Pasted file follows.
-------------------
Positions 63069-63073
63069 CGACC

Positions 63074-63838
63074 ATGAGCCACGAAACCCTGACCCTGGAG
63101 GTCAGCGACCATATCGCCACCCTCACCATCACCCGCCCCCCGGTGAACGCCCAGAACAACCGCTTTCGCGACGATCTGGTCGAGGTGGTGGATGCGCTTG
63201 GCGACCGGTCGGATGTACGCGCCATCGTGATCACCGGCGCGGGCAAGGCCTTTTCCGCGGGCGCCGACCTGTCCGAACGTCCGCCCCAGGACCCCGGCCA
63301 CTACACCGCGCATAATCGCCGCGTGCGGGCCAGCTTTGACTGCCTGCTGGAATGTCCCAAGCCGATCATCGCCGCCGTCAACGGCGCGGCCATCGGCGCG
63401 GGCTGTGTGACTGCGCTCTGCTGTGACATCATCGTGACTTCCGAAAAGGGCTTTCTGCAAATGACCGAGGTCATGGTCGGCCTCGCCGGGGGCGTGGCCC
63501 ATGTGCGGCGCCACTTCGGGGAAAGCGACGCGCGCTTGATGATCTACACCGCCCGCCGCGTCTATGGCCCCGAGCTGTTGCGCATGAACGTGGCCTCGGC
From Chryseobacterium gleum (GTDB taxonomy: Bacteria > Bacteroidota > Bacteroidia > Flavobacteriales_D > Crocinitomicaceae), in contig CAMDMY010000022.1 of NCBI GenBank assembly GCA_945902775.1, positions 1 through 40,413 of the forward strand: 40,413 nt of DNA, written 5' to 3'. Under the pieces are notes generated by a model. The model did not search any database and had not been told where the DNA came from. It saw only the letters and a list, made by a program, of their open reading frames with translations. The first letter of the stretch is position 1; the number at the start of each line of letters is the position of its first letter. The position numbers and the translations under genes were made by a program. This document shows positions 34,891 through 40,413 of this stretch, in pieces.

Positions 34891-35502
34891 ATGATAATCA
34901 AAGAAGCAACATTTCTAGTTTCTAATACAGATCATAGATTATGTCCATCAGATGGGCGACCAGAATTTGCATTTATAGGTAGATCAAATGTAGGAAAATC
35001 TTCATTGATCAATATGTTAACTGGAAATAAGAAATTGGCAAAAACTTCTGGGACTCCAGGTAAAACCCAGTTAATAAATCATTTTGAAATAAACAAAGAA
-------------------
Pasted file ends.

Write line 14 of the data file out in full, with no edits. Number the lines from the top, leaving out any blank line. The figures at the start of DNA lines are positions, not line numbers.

35001 TTCATTGATCAATATGTTAACTGGAAATAAGAAATTGGCAAAAACTTCTGGGACTCCAGGTAAAACCCAGTTAATAAATCATTTTGAAATAAACAAAGAA